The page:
Hungarian Review Publishes Sixth Issue in 2018

Washington, DC – The “Hungarian Review”, the English-language affiliate of the bi-monthly journal Magyar Szemle, edited by Gyula Kodolányi and John O’Sullivan, has published its sixth issue for 2018.

On the cover: Treasure window at the entrance of the Culture Palace, Marosvásárhely (Târgu Mureș). Photo by Géza Antal Entz.

Memory and culture are the key themes running through this issue.

In his editorial note entitled ‘Remembrance, All Souls and Heroes’ John’O Sullivan writes: “We wrote in the previous Review that we would restore the balance between the cultural and the purely political in later issues. It is neither possible nor desirable, of course, to omit the purely political in any review of contemporary European life. (…) Yet as Ryszard Legutko points out in his indignant but coolly-reasoned article, politics at the European level increasingly bursts out from its own legally-defined sphere to intrude upon the spheres of culture, religion, morality and even sexuality where it speaks with assumed but dubious authority. “European values’’ have thus turned into demands of radical leftist social engineering”, he writes, against what the authors of the EP resolution call “outdated and conservative moral beliefs” such as conventional marriage and policies to strengthen the traditional family. The fact that these are matters reserved for national parliaments by the founding European treaties does not deter them. Nor that they are the profound moral beliefs of a majority or large plurality of Europeans.”

The ‘Current’ section contains articles by Ryszard Legutko (“The European Union’s Democratic Deficit – After The Strasbourg Vote On Hungary”); György Schöpflin (“What If?”); György Csóti (“The Spirit Of Ceauşescu In Romania – Unprecedented Show Trial In Szeklerland, In 21st Century Europe”) and Orsolya Pacsay-Tomassich (“Freedom And Integrity – Denmark And Povl Bang-Jensen, The Danish Hero Of The 1956 Hungarian Revolution”).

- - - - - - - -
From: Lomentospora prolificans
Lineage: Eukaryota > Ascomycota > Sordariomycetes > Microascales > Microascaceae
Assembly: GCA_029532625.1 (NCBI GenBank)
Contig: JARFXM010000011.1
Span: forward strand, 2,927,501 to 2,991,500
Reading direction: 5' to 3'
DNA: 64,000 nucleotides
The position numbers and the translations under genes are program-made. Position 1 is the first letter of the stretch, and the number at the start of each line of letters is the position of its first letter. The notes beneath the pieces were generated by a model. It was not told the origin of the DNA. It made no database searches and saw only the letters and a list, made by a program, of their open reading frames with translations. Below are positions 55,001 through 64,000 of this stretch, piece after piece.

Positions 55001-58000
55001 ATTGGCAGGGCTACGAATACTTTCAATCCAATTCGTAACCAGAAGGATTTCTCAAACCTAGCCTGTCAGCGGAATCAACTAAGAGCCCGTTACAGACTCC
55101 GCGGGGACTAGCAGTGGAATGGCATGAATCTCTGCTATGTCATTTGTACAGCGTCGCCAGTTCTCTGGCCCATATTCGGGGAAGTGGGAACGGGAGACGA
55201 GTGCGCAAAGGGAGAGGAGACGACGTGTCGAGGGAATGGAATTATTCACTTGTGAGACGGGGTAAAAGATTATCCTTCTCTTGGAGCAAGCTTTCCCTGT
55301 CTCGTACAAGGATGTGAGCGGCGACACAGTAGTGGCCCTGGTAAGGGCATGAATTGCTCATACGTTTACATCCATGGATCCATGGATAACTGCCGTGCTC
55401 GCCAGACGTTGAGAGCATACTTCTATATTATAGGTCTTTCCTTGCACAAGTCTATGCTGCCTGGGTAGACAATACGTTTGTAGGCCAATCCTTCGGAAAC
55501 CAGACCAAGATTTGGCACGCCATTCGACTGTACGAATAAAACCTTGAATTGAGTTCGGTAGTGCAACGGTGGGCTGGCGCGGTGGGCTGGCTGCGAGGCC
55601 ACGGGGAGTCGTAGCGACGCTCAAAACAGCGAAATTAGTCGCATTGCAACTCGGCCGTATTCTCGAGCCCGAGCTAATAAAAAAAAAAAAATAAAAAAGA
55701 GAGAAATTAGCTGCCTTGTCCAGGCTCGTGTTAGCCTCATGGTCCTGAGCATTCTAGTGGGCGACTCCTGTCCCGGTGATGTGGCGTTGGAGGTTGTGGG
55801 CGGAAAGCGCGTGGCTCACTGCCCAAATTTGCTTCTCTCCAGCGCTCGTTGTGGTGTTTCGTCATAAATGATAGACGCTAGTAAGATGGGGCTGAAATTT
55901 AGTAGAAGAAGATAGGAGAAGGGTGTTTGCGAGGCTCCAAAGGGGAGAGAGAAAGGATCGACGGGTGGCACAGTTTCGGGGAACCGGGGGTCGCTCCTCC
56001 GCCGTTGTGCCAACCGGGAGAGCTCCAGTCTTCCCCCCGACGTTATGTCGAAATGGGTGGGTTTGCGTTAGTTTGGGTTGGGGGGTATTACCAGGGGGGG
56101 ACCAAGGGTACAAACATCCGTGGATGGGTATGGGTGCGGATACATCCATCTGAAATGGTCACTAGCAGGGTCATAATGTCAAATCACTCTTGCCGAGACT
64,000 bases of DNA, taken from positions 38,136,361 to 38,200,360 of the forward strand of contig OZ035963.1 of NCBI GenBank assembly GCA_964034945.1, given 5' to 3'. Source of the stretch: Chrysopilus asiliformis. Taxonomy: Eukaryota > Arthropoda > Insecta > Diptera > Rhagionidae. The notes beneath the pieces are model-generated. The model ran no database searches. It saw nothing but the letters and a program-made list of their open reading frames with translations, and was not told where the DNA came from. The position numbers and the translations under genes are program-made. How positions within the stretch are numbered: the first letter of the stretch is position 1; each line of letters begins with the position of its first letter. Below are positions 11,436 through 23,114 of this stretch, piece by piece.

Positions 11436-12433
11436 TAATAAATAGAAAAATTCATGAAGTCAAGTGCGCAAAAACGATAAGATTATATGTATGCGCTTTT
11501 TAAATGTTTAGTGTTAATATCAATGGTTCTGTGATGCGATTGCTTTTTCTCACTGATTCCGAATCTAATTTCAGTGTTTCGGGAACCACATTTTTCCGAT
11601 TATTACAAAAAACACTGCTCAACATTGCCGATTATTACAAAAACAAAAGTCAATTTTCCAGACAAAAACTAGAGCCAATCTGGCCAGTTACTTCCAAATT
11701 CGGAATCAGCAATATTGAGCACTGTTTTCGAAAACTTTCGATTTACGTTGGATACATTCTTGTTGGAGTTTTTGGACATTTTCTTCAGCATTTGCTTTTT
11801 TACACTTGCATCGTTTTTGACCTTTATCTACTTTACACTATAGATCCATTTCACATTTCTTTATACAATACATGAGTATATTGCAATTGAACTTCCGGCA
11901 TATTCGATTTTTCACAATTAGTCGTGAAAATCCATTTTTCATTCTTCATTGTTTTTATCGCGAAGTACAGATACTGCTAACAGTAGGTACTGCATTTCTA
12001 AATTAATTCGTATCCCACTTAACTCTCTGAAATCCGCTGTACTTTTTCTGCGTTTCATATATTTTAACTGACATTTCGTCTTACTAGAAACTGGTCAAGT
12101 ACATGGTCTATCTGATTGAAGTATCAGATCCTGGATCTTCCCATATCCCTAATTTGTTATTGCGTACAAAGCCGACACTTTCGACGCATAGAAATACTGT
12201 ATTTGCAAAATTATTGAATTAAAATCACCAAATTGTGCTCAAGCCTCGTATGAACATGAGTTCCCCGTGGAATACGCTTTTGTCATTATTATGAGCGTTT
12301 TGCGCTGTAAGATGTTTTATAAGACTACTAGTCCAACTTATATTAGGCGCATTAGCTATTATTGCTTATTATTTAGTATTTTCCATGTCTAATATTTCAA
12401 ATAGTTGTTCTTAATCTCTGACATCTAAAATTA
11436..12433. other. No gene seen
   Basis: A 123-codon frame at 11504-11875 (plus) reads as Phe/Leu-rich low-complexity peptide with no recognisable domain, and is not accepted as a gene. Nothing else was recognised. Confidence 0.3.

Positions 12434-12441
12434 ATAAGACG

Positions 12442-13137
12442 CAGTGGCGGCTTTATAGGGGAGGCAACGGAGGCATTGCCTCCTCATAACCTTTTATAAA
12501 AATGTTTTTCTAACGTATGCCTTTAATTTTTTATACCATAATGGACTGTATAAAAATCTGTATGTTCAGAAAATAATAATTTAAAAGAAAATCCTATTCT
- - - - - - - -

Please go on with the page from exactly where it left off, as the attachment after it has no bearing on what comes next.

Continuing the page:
The periodical then continues with a ‘Histories’ section with contributions by David A. J. Reynolds (“Invasion 1968 – The Intentions Of Intervention And The Shadow Of 1956 – Part I”); Gordon McKechnie (“Prague Revisited – Part I”); Botond Gaál (“Colonel Koszorús “Has Written His Letter””) and Tamás Magyarics (“”…[A] Riddle, Wrapped Up In Mystery, Inside An Enigma…” – A Review Of Two Nixon Biographies”).

The ‘Histories’ section is followed by an ‘Essays’ section which includes articles by László Csaba (“A Reckoning Of Accounts – Thoughts On Péter Ákos Bod’s Book”); David L. Dusenbury (“The Cage Of The Visible”: György Spiró’s Captivity”) and Norbert Haklik (“The Travels Of Tariménes In The Afterlife – A Bitter-Sweet Memory Of Tamás Kabdebó”).

Finally, ‘The Arts’ section features articles by Géza Antal Entz (“Foreword To Gyula Illyés’s In Answer To Herder And Ady”); Gyula Illyés (“In Answer To Herder And Ady (1977)”); Paul Sohár (“Hungarian Transylvanian Poets – Part I”) and Sándor Kányádi (“Three Poems, Translated By George Gömöri And Clive Wilmer”).

This issue also contains an open letter by Géza Jeszenszky, former Foreign Minister of Hungary to H. E. Jean-Claude Juncker, President of the European Commission entitled ‘What The European Union Could Do’. “On 23 October 2018, the very day when Hungarians and many others remembered the 1956 uprising of the Hungarians against the Communist dictatorship, you called the unification of Transylvania, a province which had belonged to the Crown of Hungary for a thousand years, with the Kingdom of Romania “a great moment in Romanian history and a great moment in European history”.” – begins Mr. Jeszenszky, and finishes the letter by saying “Hungarians of Romania demand rights to use their language, to administer their own affairs and to cultivate their own culture. The European Commission, presided by Your Excellency, can do a lot for that legitimate aim”.

Currently, 47 issues of the Hungarian Review from 2010 through 2018 can be ordered from; or directly from the publisher, or by calling the Coalition office in Washington.

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